Have been plugging away some more looking at patterns that develop in the candidate primes and k-tuples with progressive sieving to the n-th prime. Thought I would mention a couple of interesting observations.

The first is simply an observation of behaviour that may or may not extend to infinity. I suspect it does, and must, but can’t prove it:

After sieving to the n-th prime, Pn, the next candidate twin higher than Pn is always an actual twin. So, of the infinitude of remaining candidate twins after n rounds of sieving, the next candidate will not be removed until we reach, in successive rounds of sieving, the lower prime in the twin pair. Or in other words, there will be no lower candidate twin pairs that contain one or more composite numbers.

The other observation, which is I think an easy claim to defend, but I think has important implications in what I am trying to develop, is that in the (n+1)-th round of sieving, the only prime candidate between Pn^2 and P(n+1)^2 that can be removed as a candidate prime, not having been removed by prior rounds of sieving, is P(n+1)^2 itself. Therefore, at most one candidate twin pair can be removed between Pn^2 and P(n+1)^2, and at most two twin prime pairs less than or equal to P(n+1)^2 can be removed (i.e. those affected by P(n+1) and P(n+1)^2).

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## About petequinn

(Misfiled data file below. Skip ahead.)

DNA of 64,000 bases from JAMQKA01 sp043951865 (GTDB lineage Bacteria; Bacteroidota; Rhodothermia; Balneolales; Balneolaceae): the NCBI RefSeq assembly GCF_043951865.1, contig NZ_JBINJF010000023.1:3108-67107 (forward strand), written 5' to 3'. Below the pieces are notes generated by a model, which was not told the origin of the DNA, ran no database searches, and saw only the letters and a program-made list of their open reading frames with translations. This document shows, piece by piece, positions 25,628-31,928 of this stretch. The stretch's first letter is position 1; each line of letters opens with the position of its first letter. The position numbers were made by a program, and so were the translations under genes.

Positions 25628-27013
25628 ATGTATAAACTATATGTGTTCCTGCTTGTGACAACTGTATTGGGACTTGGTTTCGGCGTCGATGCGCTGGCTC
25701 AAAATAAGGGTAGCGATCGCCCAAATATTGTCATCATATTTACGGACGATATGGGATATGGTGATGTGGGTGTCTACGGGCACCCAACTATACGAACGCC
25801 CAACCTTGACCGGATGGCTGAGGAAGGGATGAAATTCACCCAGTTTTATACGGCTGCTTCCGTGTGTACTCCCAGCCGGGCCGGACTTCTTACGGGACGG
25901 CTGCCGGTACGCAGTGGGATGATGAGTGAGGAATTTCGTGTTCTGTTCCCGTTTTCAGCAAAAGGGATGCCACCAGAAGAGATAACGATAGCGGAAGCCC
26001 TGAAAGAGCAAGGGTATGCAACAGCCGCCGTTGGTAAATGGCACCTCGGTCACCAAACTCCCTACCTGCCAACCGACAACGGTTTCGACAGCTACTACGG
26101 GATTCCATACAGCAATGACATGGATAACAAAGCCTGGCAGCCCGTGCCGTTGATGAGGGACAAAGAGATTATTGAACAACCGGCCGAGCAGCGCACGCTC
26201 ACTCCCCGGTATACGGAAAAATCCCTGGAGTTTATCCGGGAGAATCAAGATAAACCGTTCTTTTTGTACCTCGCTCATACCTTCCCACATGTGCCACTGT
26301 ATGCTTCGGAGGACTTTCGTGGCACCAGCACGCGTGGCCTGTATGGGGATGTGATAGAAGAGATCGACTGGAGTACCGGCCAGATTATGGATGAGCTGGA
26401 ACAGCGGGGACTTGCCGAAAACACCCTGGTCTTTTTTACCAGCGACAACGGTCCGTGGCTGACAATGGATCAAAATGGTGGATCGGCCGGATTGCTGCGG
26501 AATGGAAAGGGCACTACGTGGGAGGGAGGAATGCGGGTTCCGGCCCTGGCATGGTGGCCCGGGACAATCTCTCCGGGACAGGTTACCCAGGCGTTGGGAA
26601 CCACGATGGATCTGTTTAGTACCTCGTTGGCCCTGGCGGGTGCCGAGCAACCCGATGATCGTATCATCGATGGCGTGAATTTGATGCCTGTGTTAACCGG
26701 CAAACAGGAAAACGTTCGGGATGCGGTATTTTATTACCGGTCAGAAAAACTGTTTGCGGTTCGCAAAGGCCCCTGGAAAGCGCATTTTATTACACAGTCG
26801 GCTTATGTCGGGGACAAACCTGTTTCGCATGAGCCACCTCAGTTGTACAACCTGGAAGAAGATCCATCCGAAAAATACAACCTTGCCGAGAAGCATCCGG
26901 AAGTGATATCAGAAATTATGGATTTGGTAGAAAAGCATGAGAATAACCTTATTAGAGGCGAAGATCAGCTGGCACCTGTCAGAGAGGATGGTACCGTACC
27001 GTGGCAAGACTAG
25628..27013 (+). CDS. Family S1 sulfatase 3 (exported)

I'm a Canadian geotechnical engineer specializing in the study of landslides. I started this page to discuss some mathematical topics that interest me, initially this involved mostly prime numbers, but more recently I've diverted focus back to a number of topics of interest in geotechnique, geographic information systems and risk. I completed undergraduate training in engineering physics at Royal Military College (Kingston, Ontario), did a masters degree in civil (geotechnical) engineering at University of British Columbia (Vancouver), and doctorate in geological engineering at Queen's University (Kingston). I was a military engineer for several years at the beginning of my career, and did design and construction work across Canada and abroad. I've worked a few years for the federal government managing large environmental clean up projects in Canada's arctic, and I've worked across Canada, on both coasts and in the middle, as a consulting geotechnical engineer. My work has taken me everywhere in Canada's north, to most major Canadian cities and many small Canadian towns, and to Alaska, Chile, Bermuda, the Caribbean, Germany, Norway, Sweden, Bosnia, and Croatia. My main "hobby" is competitive distance running, which I may write about in future.